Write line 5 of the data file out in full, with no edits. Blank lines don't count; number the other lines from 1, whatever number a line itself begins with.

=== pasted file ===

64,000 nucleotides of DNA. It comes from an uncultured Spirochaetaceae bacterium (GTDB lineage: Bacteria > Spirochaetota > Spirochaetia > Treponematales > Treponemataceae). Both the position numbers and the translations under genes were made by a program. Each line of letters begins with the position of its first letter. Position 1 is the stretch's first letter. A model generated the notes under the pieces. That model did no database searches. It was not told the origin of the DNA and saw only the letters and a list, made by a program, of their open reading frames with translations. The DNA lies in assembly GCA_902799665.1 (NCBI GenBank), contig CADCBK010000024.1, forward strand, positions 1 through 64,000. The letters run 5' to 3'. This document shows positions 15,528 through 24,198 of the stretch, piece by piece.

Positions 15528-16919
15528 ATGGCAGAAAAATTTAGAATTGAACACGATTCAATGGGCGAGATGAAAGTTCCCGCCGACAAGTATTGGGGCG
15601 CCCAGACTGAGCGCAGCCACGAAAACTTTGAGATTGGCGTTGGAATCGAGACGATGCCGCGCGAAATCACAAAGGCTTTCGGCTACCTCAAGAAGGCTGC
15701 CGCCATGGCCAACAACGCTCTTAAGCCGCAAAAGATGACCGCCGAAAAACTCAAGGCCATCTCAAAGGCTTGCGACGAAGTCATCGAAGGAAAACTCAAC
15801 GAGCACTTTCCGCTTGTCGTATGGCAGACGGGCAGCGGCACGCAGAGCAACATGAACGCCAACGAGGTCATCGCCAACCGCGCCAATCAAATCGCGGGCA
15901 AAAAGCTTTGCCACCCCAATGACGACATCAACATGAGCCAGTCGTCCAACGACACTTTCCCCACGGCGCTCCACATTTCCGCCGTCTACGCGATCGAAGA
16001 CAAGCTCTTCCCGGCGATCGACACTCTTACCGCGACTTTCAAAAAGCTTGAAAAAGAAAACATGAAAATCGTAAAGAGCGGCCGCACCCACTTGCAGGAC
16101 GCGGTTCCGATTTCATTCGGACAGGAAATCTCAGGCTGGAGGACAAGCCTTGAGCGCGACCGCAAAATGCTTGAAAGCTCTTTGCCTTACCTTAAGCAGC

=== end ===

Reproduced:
15701 CGCCATGGCCAACAACGCTCTTAAGCCGCAAAAGATGACCGCCGAAAAACTCAAGGCCATCTCAAAGGCTTGCGACGAAGTCATCGAAGGAAAACTCAAC